The catheter 210 further includes a spring 242 positioned on the exterior of curved core member 240 in diametrically opposed relation to memory element 20. The spring 242 is desirably made of stainless steel or plastics material and has a thickness of 0.010 inch (2.54 mm). The spring 242 is also preformed using known techniques to assume a curved shape. As shown in Fig. 12, the radius of curvature of preformed spring 242 is less than the radius of curvature of curved core member 240.

Spring 242 effectively serves as a resilient memory element or means and cooperates with core 240 to load memory element 20 with a force that bends memory element 20 to an initial shape illustrated in FIG. 12. The spring constant of spring 242 is selected to cause spring 242 to provide a predetermined biasing force to bend the distal end of the catheter in one direction as shown in FIG. 12 and also yield under loading provided by the heated memory element 20 to permit the distal end of the catheter to bend in an opposite second direction as shown in FIGS. 13 and 14.

Sleeve 112 slidably couples memory element 20 and preformed spring 242 to curved core member 240 so that the memory element 20 and spring 242 are permitted to slip in relation to the adjacent core member 240 when either of the memory element 20 and the spring 242 move to assume its preset shape. The sleeve 112 also interconnects memory element 20 to spring 242 so that when the memory element 20 moves in a first direction 254 to assume its preset shape a force is applied to move the spring 242 in the first direction 254 and vice versa.

In the diagrammatic embodiment illustrated in FIGS. 12-14, the temperature-activated memory element 20 is electrically connected to a control device 234 and a power supply 244 by wires 130, 134, and 246. Control device 234 includes switch means 248 and power control means 250. Switch means 248 is operable to decouple the power supply 244 and the memory element 20 to prevent heating of memory element 20. Power control means 250 is operable to vary the electrical power provided to memory element 20, thereby regulating the amount of heat applied to memory element 20. Illustratively, power control means 250 is a rheostat. It will be appreciated by those skilled in the art that the manner of controlling the temperature of memory element 20 can be accomplished using a variety of control systems other than the illustrated system without departing from the scope of the present invention.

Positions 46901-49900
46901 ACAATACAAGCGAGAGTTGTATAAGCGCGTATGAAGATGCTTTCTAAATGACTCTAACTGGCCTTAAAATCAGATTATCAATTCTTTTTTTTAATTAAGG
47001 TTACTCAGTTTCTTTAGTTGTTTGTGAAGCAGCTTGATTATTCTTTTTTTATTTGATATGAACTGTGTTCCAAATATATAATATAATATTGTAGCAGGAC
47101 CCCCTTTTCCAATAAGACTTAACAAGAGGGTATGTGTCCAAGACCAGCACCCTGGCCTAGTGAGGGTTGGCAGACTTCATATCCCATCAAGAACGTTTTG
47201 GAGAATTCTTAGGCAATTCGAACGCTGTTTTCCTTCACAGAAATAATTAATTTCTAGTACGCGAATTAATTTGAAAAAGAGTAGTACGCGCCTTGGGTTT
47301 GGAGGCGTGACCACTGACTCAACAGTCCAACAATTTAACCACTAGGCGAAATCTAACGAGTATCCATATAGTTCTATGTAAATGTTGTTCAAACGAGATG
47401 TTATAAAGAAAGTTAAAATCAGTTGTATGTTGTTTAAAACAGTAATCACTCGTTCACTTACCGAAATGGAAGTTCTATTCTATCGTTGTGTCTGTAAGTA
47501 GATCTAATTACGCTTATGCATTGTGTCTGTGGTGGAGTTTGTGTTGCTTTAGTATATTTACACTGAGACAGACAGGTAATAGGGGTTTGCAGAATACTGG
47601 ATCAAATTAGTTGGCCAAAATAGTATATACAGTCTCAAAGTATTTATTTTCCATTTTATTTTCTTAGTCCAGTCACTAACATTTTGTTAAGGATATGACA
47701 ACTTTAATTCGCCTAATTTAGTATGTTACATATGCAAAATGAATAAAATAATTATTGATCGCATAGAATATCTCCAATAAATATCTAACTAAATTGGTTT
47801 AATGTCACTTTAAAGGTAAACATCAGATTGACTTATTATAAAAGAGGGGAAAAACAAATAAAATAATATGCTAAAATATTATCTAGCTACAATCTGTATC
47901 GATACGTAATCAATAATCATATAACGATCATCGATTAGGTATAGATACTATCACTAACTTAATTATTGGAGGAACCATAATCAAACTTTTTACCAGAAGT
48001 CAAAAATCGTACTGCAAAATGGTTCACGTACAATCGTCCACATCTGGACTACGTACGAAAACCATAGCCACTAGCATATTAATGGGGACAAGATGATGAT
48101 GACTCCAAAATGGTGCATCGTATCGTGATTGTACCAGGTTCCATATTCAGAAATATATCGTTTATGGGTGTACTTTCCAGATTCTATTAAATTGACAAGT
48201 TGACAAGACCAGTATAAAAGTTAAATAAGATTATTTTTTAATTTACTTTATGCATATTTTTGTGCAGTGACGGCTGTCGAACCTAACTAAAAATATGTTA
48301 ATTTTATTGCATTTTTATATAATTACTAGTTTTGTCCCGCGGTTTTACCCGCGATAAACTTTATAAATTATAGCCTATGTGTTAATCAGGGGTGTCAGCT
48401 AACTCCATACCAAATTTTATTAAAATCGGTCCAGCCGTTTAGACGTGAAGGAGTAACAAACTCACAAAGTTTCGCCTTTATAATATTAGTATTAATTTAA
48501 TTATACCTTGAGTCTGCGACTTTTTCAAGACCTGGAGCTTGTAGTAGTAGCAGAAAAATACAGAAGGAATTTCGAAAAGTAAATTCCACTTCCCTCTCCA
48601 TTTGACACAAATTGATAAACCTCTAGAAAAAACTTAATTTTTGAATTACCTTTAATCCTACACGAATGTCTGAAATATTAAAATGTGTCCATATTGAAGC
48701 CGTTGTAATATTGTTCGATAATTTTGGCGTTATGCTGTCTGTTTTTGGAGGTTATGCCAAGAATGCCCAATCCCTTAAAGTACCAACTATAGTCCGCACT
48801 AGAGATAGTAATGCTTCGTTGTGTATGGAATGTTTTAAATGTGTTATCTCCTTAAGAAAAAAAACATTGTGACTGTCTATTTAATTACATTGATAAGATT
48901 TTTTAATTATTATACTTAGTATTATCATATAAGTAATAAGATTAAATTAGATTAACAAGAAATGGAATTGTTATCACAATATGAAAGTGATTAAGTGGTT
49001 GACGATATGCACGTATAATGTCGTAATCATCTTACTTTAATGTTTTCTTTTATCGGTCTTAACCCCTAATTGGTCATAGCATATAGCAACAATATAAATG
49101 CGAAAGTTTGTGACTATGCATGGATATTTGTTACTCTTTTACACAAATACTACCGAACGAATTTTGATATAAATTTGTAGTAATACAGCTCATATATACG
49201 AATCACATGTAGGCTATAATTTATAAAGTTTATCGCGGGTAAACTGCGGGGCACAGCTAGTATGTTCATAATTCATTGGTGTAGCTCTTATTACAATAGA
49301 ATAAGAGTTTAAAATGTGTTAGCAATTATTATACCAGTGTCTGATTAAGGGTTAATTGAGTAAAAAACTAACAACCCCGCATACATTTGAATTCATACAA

One exemplary operation sequence of catheter 210 is illustrated in FIGS. 12-14. In particular, the relaxed state of the distal end of tubular member 12 is shown in FIG. 12. The preset Curved shapes of core member 240 and spring 242 act to bend the distal end of tubular member 12 in direction 252 as shown in FIG. 12. At this stage, switch means 248 is in its open circuit position, preventing current generated by power supply 244 from being applied to heat the memory element 20. Thus, the relatively cool memory element 20 is also bent in direction 252 due to the interconnection with core member 240 and spring 242 established by sleeve 112 and tubular member 12. Such bending resulting from the preset curved shapes of core member 240 and spring 242 effectively defines an "initial position" of the memory element 20 and the distal end tubular member 12.

Steering and aiming of catheter 210 is accomplished by operation of control device 234 in the following manner. Once switch means 248 is moved to its closed circuit position shown in FIGS. 13 and 14, the operator can control the heating and cooling of the temperature-activated memory element 20 by using power control means 250.

Movement of power control means 250 to a first setting illustratively depicted in FIG. 13 causes a sufficient amount of power to be applied to memory element 20 so that the memory element 20 is heated and moves in direction 254 away from its initial curved shape to assume a substantially straight shape. The steering force generated by such movement is transmitted to core member 240 and spring 242 in part via sleeve 112. This steering force is sufficient to overcome opposing "return" forces generated by core member 240 and spring 242.

Continued movement of power control means 250 to another power setting illustratively depicted in FIG. 14 causes still more power to be applied to memory element 20. This heats memory element 20 to a higher "predetermined" temperature, causing the memory element 20 to continue to move in direction 254 to assume a "predetermined" curved shape.